Jeffrey C. Keil, president of Republic New York Corp. and one of the U.S. banking industry's most senior executives, unexpectedly resigned Thursday.

Mr. Keil, 53, has spent 25 years at Republic, a $47 billion-asset institution founded by the secretive Lebanese-born financier Edmond Safra. In a new venture, Mr. Keil will invest in the financial sector in Israel, with Republic possibly acting as a partner.

Mr. Keil was unavailable to comment, and a spokesman for Republic declined to elaborate on the brief statement announcing that he would leave.

But in a recent interview with American Banker, Mr. Keil expressed concern that Republic's traditional deposit-driven retail banking business was not growing. At the same time, he noted, competition for retail savings from nonbanks, like insurance companies and securities firms, was increasing.

Mr. Keil will remain at Republic until the end of September and will also remain on the bank's board of directors. Republic has not named a successor, and analysts predicted a selection would probably take several months.

As one of the top-ranking officers of the bank alongside Walter H. Weiner, chairman and chief executive officer, Mr. Keil was instrumental in arranging a series of acquisitions that helped turn Republic into a leading consumer and commercial bank in the New York City metropolitan region.

More recently, he helped launch an ambitious effort to add a fourth, U.S. private banking leg to Republic's three main operations - retail, institutional, and international private banking. The intention was to make the bank a significant fund manager. As of April, it had $5 billion of assets under management for domestic U.S. customers; it has set a target of $10 billion for the year 2000.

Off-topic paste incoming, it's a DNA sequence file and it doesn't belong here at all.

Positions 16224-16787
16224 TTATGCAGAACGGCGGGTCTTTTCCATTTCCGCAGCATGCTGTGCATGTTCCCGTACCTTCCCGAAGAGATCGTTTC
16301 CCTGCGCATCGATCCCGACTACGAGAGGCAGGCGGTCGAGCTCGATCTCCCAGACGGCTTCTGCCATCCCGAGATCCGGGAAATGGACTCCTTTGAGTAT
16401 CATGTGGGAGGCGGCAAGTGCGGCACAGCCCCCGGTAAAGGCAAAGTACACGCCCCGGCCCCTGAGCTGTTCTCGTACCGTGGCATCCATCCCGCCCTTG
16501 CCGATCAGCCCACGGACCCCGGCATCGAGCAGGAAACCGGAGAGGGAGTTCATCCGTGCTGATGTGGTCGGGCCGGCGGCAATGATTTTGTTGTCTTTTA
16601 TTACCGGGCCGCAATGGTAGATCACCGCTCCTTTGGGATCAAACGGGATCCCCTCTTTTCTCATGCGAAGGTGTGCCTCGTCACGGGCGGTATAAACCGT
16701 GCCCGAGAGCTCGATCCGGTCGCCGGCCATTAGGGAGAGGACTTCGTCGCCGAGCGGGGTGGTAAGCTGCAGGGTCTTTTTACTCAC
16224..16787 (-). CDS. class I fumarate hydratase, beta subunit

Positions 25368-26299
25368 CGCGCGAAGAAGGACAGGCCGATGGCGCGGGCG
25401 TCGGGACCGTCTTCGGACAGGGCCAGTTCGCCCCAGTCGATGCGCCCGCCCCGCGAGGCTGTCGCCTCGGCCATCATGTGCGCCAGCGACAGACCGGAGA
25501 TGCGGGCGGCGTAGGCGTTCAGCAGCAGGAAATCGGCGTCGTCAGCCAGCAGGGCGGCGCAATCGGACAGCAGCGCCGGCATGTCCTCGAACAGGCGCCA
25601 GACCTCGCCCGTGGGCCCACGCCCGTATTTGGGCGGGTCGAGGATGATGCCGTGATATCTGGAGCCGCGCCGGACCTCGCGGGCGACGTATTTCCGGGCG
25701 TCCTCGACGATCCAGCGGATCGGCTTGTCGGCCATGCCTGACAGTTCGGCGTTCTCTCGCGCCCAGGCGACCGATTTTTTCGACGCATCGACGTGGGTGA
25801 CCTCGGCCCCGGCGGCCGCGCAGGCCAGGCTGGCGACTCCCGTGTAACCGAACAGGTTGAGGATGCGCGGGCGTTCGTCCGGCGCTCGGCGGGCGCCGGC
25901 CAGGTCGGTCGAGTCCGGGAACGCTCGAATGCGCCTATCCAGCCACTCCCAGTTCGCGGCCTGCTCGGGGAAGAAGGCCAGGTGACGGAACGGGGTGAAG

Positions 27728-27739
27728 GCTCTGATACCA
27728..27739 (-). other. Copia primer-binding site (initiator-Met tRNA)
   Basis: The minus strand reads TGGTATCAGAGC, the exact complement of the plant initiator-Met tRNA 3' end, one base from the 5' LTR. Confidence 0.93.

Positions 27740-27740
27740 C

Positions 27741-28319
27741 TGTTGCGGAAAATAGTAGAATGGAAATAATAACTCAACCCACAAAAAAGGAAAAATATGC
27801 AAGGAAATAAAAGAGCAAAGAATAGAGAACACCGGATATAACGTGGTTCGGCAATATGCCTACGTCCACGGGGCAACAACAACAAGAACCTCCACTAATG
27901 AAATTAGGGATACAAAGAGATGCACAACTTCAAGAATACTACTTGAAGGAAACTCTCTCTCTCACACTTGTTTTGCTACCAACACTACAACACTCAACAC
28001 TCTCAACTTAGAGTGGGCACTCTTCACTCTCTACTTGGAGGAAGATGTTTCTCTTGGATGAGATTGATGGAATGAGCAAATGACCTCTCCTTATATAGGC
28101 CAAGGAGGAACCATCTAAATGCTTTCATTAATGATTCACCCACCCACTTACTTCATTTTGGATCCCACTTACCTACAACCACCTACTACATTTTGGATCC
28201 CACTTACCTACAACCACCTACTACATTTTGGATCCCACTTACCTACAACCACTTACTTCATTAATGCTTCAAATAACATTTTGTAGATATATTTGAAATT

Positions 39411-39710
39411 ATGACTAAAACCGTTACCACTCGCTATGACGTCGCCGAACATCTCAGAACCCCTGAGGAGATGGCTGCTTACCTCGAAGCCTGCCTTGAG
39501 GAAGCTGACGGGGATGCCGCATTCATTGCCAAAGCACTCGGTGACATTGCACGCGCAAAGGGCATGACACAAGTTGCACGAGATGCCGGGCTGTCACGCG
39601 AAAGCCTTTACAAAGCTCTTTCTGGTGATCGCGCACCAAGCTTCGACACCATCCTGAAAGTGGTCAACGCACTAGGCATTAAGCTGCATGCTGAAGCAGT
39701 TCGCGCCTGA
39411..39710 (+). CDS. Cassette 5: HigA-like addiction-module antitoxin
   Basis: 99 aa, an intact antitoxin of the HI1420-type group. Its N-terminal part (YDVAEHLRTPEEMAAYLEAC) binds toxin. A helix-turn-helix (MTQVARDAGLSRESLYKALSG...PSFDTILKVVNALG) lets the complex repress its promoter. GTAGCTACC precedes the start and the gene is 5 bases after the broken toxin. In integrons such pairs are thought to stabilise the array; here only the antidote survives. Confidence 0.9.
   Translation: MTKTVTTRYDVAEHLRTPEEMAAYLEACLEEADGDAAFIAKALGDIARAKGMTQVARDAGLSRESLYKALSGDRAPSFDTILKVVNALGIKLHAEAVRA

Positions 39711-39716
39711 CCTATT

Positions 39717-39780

Republic also set up a securities unit, Republic New York Securities Corp., that initially expanded rapidly into exotic hedge funds but subsequently retrenched to more mundane retail brokerage activities.

Analysts said that, despite the key role Mr. Keil played as a strategist, his departure is not likely to disrupt daily operations.

In a bulletin released Thursday, Keefe, Bruyette & Woods Inc. analyst Marni Pont noted that Mr. Keil was part of an eight-person executive management team at Republic "but was not especially involved in the day-to- day activities of running the bank."

Keefe Bruyette added that it would not change its earnings forecasts of $6.90 a share in 1996 and $7.60 a share for 1997. Similarly, Merrill Lynch & Co. reiterated its medium-term "buy" rating on the bank.

"His departure is a loss for the company, but I don't think it signals any major change in direction," said Cheryl Swaim, an analyst at Oppenheimer & Co. "He had a good opportunity and decided to take it, and the fact that he's remaining on board shows it was an amicable resignation."

Republic, one of the most strongly capitalized banks in the country, has always pursued a cautious policy that has avoided significant losses but has done little to excite investors.

The bank currently trades at around 8.3 times estimated 1997 earnings per share, compared with a 9.3 industry multiple, according to Keefe Bruyette, and has consistently produced lower than average, though steady, returns.

Analysts noted that at least part of the reason for low interest among investors is that Mr. Safra owns nearly 30% of the holding company stock and that potential shareholders would have little influence over management's strategic priorities.

Mr. Keil, who has long had a philanthropic interest in Israel, will organize Keil Investment Partners with the advice of Lazard Freres & Co., the Paris-based investment bank. In a statement, Mr. Safra said Republic is considering investing in Mr. Keil's venture with Eurafrance, a Lazard affiliate.

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